Foods that are healthy for cats
If a cat lingering near the dinner table makes you feel even the slightest bit guilty, you’re not alone. Many people feed their felines scraps from the table, but not everyone understands what might be inviting potential health issues.
There’s no need to worry. Plenty of human foods are healthy for cats, too.
- Cooked meat – If you aren’t letting your cat catch its prey outdoors, you may as well feed them meat inside. Cats love eating meat, and it provides a number of distinct benefits, not the least of which is a ling and healthy life, a strong heart, and good eyesight. Of course, you must always make sure it’s cooked!
- Whole grains – Whole grains like corn, brown rice, and barley contain protein, which cats need to thrive. More over, the texture will help them clean their teeth while they eat, and maintain good dental health.
- Fish – Packed full of omega-3 fatty acids, cooked fish can help improve your cat’s ocular health. According to WebMD, an occasional fish filet can help stave off arthritis, kidney disease, and heart disorders, as well.
- Fruits & vegetables – Some cats are picky about their ruffle, but a curious few find the dd broccoli stalk or pumpkin puree quite delicious. Experiment with your pet to see what’s a good fit, but make sure you leave onions or garlic aside.
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How to read a cat food label
There are three parts to most cat food labels: an ingredients list, a laboratory-backed guarantee, and a definition of nutritional standards set by Association of American Feed Control Officials.
The first part is easy enough for anyone to understand. If it isn’t, it may not be the right food for your pet. Ingredients that make up the most of the food are listed first. According to Nutro, if the first listed ingredient is chicken, the food will consist primarily of chicken, which is a good sign. You always want real meat in your feline’s food.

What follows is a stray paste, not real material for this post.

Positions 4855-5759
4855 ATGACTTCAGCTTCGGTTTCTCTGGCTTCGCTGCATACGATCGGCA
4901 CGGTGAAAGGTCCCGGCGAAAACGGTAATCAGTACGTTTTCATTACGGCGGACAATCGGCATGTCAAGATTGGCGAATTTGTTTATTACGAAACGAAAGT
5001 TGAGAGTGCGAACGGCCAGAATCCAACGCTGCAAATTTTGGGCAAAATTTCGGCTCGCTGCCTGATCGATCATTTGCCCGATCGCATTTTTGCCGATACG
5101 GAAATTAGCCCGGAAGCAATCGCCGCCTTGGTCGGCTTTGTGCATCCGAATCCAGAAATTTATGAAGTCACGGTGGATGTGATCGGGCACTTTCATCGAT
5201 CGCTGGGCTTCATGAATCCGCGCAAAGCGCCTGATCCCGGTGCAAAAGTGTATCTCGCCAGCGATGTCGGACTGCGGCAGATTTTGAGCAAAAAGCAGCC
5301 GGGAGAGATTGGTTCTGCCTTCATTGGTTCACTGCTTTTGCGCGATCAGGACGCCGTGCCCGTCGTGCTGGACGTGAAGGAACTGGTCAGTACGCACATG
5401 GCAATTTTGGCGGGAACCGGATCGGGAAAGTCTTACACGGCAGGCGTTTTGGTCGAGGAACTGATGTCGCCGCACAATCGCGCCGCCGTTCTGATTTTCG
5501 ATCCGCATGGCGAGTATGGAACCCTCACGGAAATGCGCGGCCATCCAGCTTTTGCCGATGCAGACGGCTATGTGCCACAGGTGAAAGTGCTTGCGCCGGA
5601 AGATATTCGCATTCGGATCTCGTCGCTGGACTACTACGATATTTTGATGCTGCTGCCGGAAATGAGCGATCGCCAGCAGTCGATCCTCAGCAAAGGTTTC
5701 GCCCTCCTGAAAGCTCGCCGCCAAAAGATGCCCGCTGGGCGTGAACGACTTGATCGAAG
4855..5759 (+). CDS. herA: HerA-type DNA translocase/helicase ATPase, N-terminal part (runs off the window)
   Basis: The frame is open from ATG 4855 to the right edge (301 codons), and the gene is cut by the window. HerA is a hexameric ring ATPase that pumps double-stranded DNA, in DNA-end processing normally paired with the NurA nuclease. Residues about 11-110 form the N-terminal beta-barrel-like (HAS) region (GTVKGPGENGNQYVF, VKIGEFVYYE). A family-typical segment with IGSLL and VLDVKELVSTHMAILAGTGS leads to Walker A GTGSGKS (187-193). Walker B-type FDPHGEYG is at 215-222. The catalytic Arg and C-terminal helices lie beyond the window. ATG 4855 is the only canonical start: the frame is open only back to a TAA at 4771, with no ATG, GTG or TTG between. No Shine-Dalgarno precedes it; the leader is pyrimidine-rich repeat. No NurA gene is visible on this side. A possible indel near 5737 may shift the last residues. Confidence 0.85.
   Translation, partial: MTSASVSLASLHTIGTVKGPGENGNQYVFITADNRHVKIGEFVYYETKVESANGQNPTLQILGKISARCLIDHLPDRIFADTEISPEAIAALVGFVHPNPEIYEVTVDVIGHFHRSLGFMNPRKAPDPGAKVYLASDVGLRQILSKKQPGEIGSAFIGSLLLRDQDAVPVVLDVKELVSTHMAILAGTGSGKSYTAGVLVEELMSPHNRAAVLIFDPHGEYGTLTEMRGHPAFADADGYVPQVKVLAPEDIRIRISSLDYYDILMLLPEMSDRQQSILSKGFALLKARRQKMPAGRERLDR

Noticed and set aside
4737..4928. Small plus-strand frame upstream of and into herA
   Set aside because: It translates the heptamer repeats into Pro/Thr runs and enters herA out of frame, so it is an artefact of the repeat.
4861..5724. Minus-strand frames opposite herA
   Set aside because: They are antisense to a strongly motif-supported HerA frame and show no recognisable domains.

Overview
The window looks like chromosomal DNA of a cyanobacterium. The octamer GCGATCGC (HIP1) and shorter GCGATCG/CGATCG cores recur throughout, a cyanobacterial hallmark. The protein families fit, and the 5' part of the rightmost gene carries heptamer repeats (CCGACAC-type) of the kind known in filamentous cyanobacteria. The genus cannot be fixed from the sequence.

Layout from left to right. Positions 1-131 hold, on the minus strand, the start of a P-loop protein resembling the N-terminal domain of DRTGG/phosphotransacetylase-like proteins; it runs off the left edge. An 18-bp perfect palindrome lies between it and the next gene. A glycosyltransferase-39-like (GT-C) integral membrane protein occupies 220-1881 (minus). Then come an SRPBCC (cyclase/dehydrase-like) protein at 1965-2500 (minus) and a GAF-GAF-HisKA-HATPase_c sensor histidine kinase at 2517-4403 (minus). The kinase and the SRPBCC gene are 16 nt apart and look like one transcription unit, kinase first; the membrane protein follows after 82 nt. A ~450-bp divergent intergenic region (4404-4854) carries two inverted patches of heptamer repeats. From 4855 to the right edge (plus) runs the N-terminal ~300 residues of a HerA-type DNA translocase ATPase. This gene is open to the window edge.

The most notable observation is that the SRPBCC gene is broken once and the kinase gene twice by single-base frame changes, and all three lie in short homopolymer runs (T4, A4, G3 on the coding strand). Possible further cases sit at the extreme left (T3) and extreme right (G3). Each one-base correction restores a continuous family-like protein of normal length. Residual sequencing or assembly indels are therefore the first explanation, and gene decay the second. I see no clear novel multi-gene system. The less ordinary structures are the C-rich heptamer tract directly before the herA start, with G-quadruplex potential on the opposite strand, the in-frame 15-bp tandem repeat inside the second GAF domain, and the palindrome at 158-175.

Laboratory guarantees are just as important, but perhaps less decipherable to the average pet owner. A guaranteed analysis indicates “the minimum and/or maximum percentage of nutrients in a food,” Nutro maintains, which could include protein, fat, fiber and moisture.
AAFCO Cat Food Nutrient Profiles explain the standards for different types of pet food. While some kinds of cat food are formulated for growing kittens, others may be for active adults, or gestating mothers. Each has its own nutrient profile, as set by officials with the Association of American Feed Control.
Click the button blelow to learn the foods your cat needs to survive
Matthew Russell is a West Michigan native and with a background in journalism, data analysis, cartography and design thinking. He likes to learn new things and solve old problems whenever possible, and enjoys bicycling, going to the dog park, spending time with his daughter, and coffee.
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